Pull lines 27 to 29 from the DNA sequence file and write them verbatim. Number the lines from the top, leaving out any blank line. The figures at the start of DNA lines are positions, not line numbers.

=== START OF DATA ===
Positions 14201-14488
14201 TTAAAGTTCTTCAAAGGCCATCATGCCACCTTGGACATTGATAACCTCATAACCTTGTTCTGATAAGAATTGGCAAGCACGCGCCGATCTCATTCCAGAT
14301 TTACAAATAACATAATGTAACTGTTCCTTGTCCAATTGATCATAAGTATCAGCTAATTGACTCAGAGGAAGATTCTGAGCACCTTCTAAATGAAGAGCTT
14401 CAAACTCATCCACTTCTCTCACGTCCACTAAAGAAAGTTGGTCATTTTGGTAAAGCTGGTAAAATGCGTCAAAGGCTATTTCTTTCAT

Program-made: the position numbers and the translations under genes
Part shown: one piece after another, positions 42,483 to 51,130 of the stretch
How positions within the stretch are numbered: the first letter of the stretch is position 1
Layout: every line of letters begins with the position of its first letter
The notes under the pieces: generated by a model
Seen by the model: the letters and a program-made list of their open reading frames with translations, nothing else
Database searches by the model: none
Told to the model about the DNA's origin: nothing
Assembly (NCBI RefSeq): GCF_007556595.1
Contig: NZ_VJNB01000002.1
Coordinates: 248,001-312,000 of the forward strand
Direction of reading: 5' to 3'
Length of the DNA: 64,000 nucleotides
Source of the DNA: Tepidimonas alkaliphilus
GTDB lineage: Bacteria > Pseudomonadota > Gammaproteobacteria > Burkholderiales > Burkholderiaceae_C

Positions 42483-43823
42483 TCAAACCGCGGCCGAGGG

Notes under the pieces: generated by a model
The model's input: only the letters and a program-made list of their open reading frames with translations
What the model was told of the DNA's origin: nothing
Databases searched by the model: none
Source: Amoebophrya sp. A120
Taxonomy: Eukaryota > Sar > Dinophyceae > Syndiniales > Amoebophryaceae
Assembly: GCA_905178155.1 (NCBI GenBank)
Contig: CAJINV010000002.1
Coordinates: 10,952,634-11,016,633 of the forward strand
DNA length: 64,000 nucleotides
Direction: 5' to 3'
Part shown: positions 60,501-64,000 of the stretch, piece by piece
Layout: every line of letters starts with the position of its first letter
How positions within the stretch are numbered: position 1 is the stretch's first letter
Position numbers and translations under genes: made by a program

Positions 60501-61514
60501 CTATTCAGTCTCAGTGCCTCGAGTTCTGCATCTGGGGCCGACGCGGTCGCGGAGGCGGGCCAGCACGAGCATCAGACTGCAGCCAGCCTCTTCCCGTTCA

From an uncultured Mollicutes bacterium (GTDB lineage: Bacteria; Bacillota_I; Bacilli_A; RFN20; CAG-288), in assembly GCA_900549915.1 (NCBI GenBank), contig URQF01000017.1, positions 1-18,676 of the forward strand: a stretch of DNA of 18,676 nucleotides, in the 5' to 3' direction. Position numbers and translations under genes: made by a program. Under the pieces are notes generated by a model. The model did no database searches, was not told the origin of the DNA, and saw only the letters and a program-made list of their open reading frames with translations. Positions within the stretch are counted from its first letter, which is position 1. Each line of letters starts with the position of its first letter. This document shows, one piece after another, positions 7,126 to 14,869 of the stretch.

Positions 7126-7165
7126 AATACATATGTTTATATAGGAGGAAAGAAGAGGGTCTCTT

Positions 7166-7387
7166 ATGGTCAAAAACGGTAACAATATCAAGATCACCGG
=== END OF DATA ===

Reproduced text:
Taxonomy: Eukaryota > Sar > Dinophyceae > Syndiniales > Amoebophryaceae
Assembly: GCA_905178155.1 (NCBI GenBank)
Contig: CAJINV010000002.1